Parents are a powerful force in preventing youth tobacco use.

Parents and caregivers are a child's first teachers. They are also the caring, involved grownups who make healthy choices for their families. You can support your child's health now and throughout a lifetime by:

  • Minimizing your own tobacco use or quitting altogether with help from your physician, family, friends and free programs that can support you every step of the way.

  • Talking to kids about tobacco use early, which can help them put tobacco ads, images and social pressures in context and explore ways to say no.

  • Join with other parents, educators and adults to share ideas for encouraging young people to choose a tobacco-free lifestyle.

  • Asking your pediatrician for support whenever you're worried about tobacco and your child's health. Your child's doctor is ready to help you open positive conversions with your child about tobacco at every age and stage of their development.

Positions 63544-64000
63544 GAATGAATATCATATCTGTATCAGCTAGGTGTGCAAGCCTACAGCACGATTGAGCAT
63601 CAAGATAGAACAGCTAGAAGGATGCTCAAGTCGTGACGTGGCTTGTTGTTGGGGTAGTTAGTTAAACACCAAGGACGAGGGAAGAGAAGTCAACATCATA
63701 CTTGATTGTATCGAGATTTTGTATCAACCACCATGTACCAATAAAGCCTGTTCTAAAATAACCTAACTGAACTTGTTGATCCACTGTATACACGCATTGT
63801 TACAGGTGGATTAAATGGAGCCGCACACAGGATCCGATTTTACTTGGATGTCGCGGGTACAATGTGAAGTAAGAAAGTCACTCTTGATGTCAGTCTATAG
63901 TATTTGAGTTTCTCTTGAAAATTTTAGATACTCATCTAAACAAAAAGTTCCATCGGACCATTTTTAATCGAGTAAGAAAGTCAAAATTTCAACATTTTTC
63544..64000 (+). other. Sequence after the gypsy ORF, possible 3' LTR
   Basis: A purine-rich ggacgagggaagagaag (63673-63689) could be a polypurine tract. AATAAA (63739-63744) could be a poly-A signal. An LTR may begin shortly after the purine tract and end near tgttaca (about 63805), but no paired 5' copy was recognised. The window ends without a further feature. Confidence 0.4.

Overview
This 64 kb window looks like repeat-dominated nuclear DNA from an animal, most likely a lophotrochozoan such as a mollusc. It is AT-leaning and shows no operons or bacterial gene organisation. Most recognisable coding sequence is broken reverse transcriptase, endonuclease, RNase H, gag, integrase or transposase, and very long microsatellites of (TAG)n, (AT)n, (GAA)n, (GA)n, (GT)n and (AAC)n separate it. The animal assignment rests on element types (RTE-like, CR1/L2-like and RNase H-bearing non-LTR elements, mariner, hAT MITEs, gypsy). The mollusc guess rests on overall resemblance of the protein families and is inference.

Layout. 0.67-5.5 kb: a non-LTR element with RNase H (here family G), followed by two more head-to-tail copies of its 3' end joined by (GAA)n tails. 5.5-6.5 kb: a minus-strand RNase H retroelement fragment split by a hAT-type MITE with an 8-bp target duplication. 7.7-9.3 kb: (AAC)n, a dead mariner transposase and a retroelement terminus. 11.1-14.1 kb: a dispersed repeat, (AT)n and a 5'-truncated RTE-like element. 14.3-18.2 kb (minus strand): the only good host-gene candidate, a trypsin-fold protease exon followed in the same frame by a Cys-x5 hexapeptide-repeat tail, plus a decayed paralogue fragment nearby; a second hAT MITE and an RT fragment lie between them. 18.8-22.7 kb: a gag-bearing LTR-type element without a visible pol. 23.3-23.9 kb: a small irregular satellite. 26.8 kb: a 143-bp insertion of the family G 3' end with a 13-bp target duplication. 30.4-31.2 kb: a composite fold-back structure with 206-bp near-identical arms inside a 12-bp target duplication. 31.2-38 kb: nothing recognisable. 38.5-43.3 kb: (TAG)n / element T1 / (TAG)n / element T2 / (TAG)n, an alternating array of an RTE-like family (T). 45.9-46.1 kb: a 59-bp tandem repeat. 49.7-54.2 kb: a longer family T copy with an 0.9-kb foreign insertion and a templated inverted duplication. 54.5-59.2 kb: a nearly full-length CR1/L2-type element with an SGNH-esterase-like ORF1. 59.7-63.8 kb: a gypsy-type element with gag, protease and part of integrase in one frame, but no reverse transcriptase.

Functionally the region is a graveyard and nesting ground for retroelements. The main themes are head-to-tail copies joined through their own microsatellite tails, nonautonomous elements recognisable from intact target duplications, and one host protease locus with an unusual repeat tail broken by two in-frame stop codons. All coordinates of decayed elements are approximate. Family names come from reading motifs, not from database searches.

More information

About Dr. Jenssen

Brian Jenssen, MD, MSHP, FAAP, is lead author of the AAP's Protecting Children and Adolescents From Tobacco and Nicotine policy statement and accompanying technical report. Dr. Jenssen is a pediatrician and researcher at Children's Hospital of Philadelphia (CHOP) and an assistant professor in the Department of Pediatrics at the University of Pennsylvania.

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American Academy of Pediatrics Section on Nicotine and Tobacco Prevention and Treatment and Committee on Substance Use Prevention (Copyright © 2023)
The information contained on this Web site should not be used as a substitute for the medical care and advice of your pediatrician. There may be variations in treatment that your pediatrician may recommend based on individual facts and circumstances.